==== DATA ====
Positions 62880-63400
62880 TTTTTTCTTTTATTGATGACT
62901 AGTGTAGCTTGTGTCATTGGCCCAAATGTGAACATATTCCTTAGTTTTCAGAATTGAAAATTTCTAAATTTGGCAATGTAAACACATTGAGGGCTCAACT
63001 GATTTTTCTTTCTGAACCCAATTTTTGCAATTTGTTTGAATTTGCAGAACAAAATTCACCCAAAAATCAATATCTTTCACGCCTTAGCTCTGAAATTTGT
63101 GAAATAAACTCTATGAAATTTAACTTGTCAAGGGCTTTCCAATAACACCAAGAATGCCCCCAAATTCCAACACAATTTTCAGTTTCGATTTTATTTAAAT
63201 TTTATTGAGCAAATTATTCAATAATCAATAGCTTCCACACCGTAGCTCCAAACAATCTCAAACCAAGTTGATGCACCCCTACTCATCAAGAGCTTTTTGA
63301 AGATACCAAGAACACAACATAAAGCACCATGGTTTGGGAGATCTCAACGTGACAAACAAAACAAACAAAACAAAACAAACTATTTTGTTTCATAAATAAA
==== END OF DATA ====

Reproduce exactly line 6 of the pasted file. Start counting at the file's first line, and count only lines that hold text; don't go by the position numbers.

63201 TTTATTGAGCAAATTATTCAATAATCAATAGCTTCCACACCGTAGCTCCAAACAATCTCAAACCAAGTTGATGCACCCCTACTCATCAAGAGCTTTTTGA